That’s pretty much where I am with the question of how to minister to families in this stage of life.  How do we give them the care that they need?  I know there’s all kinds of merit to committing to a church community, sacrificing to be part of the larger whole, giving of your time and talents, etc, etc.  But what if – while these parents are in the darkness of the tunnel – instead of asking them to give more of themselves to the church, we bring them a little candle from the church to light the way?  What if we let them know that they aren’t alone and that we just want to care for them without any expectation of return on our investment?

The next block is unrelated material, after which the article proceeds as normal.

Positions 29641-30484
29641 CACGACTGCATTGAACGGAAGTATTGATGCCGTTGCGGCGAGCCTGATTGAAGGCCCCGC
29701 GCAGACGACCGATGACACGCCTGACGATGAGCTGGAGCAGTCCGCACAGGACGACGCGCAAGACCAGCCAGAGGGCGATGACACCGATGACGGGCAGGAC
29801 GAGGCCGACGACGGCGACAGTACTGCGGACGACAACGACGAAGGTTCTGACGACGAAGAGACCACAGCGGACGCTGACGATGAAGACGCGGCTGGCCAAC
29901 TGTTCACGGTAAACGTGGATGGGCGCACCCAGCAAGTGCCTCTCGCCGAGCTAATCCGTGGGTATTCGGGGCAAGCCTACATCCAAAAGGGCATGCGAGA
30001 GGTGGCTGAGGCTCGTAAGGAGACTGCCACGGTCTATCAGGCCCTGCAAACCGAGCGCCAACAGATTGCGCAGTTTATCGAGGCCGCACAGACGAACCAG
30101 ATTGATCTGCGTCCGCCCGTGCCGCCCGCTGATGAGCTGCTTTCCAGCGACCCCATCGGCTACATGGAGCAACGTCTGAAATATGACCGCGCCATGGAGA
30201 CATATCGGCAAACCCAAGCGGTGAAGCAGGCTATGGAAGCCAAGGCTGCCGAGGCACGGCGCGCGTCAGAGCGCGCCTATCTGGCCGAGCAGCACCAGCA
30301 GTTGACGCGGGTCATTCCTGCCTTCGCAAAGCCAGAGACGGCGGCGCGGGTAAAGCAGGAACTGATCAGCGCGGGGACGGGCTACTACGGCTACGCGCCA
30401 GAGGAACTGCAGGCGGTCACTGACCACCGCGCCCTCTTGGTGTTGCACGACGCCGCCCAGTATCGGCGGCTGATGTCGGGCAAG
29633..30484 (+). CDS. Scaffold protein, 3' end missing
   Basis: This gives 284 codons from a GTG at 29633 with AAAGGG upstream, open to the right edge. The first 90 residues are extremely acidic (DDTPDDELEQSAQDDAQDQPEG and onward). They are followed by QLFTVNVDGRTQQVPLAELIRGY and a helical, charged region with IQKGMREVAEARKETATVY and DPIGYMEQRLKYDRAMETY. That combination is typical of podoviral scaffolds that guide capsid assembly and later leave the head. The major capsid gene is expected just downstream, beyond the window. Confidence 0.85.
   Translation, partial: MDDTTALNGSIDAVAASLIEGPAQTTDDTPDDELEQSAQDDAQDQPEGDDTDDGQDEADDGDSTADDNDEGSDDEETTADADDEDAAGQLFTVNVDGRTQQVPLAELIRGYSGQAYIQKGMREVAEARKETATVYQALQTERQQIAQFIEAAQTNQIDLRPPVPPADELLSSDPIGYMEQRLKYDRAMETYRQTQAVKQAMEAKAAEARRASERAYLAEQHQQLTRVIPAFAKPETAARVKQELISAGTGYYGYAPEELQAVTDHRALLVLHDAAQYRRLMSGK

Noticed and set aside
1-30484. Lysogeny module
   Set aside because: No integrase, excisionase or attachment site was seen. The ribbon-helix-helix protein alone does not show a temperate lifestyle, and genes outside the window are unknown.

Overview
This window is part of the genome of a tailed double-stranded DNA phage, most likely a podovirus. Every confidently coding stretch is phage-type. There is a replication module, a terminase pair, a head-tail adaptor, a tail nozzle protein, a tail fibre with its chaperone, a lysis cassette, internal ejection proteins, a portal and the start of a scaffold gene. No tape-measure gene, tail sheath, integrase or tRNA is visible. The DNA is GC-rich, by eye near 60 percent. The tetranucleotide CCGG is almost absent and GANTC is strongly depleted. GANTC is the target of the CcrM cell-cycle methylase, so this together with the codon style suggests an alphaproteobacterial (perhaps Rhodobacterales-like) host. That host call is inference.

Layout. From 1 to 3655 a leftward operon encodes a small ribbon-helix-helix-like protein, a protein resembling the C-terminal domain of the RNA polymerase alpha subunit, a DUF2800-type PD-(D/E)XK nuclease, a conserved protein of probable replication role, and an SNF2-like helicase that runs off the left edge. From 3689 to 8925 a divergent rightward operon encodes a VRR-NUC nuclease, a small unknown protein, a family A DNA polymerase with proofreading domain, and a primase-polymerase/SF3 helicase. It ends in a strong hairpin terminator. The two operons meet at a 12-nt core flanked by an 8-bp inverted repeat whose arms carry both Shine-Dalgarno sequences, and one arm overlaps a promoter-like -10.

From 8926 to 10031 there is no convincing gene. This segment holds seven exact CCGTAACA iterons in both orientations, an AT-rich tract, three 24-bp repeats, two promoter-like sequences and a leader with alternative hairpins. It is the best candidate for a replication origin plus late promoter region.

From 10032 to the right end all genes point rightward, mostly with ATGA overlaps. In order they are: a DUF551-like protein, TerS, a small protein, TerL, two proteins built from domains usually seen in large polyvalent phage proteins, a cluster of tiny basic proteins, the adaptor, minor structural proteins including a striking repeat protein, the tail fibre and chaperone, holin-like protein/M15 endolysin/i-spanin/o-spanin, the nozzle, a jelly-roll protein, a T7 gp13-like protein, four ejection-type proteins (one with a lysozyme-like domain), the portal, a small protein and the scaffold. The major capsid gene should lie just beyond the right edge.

This summer at ECC we had a Family Camp.  We welcomed 15 families, most of whom had very young children.  We kept the cost of camp low, and we paired our counselors with the families so that they had personal assistants.  I’ve heard my friends say countless times that they never have a real vacation because they are caring for their children wherever they go, and so we tried to meet that need – offering them the chance to be with their children without having to care for them every minute of the day.  In the mornings the counselors rallied the children and played games, made crafts, visited the animals, and sang and danced.  The parents poured an extra cup of coffee and settled in the lounge to talk and reflect about how God was working in their lives.  Then they had some free time. There was a beautiful balance of free time and family time, and the help of our incredible counselors made it so that parents could enjoy their time with their kids without being overwhelmed by them.  Side note, the counselors were beside themselves with joy having little hands to hold and sweet hugs from toddlers.